2. Near Middle: Based on the process of elimination, this should be Black Prince. It’s described as being “pear-shaped” in the catalogs though I’d call it more “round with a slightly pointed bottom”. It’s on the small size of medium but grows with a standard habit rather than a cherry habit. A fairly uniform dark red in color. I guess I can see some dark highlights on the shoulders. Mild but flavorful and slightly sweet. Medium acidity.
3. Near Right: Indigo Rose. Quite small in the small-medium size range but without the cherry habit. A bright almost orangey red with purple-black patches on the shoulders where exposed to sun. The flavor is disappointingly bland. It’s low on both acid and sweetness. Use this one for visuals, but not for flavor.
4. Far Left: In theory, this bed was for varieties with some black or green coloring, but I seem to recall I had to fill in with spill-over from other beds. So based on appearance and the process of elimination, I’m pretty sure this is the Brandywine but there are two others I’m not certain about distinguishing: Mortgage Lifter and Beefsteak. (That is, I seem to remember planting a Beefsteak, though it isn’t in my spreadsheet.) In any event, this is Tomato #4. It’s a large, “heirloom” style shape in bright red. Prone to cracking. Moderately flavorful with mild acidity. Low sweetness. [ETA: yes, this is confirmed as Brandywine by the tag.]
5. Far Middle: Black Pearl. A standard cherry size and fruiting habit. Dark red with a faintly greenish-black top. On the higher side of acidity and not particularly sweet, but nicely flavorful. No tendency to split after picking, unlike some of the other cherry varieties.
6. Far Right: Cherokee Purple. Large to very large, with the larger ones taking an “heirloom” shape and a tendency to crack. A sort of pinky-red with dark green shoulders. A very interesting flavor, with an almost “hoppy” under-taste. Not sweet, moderate acidity.
Bed 2: Yellow Tomatoes or with Yellow Highlights
7. Near Left: Golden Jubilee (I think). I’m not entirely certain I have my two yellow tomatoes identified correctly. The main difference is that #9 is more in the orange-yellow range while #7 is more lemon-yellow. So on the basis of the names, I’m going to guess that #9 is “Persimmon” (because the color matches a persimmon) and this one is “Golden Jubilee”. Medium size and standard shape. Bright lemon-yellow, sometimes with a slight pink blush on the underside. No cracking. Either I’m picking them too early or this variety is simply a bit on the hard side when ripe. Mild flavor, low acidity, slightly sweet.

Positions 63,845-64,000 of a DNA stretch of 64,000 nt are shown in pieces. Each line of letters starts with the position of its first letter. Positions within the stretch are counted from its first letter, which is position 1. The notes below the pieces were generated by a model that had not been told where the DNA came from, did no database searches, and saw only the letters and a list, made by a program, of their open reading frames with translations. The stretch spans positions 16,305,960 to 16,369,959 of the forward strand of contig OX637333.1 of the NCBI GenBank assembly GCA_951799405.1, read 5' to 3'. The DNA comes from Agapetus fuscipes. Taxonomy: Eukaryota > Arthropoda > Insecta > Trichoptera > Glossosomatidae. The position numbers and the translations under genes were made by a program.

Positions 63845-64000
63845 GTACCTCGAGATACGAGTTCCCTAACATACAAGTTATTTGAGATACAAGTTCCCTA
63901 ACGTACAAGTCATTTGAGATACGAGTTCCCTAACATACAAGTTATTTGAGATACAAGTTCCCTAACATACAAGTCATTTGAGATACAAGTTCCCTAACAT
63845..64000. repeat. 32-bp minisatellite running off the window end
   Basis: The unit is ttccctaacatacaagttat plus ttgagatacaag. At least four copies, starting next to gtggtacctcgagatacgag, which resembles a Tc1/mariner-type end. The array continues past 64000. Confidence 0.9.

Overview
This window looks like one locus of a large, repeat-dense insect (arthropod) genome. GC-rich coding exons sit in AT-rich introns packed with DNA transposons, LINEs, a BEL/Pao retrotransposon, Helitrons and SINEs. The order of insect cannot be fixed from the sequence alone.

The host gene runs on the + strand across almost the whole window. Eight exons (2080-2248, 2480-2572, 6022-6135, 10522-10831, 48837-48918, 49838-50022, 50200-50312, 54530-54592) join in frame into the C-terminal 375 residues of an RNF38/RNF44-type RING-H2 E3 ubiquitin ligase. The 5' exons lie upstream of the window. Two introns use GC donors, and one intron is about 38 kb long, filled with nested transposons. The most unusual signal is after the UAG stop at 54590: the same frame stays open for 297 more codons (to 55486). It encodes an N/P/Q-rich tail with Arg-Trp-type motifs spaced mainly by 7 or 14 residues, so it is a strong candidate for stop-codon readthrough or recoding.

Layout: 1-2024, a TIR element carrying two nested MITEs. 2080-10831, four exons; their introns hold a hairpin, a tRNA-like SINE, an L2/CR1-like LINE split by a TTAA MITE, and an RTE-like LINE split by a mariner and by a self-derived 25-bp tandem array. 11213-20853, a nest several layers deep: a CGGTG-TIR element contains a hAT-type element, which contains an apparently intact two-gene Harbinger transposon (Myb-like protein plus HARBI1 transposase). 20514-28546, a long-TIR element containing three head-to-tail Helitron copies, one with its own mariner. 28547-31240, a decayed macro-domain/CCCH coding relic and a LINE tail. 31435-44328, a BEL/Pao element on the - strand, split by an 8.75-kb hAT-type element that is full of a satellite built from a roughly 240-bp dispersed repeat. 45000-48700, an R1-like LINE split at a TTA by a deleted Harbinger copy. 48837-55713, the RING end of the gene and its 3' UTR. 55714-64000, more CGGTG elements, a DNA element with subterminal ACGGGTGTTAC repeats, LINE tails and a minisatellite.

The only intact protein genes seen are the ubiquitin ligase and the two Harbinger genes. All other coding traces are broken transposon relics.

8. Near Middle: Mr. Stripey (This was the last one to come ripe and it wasn't until the color developed that I was confident of the ID.) Medium size and standard shape. a Medium red with yellow blush that is supposed to develop in a striped pattern. The first ones ripe are a little cracked but that may be a weather issue. Like all the yellow tomatoes, very sweet (though not as sweet as the Sun Golds) and low acidity. A pleasant, mild flavor--not strong but not bland.
9. Near Right: Persimmon (based on the color). A standard shape and bright orange-yellow color. Both of the ones that have come ripe so far have had an odd brownish blemish (about the size of a silver dollar) on the flower end, which contributes to the “persimmon” appearance, though I suspect it’s because this plant is at the end of an irrigation line and may have been underwatered at a key develpment point for these specific fruits. Very flavorful, sweet, with medium acidity.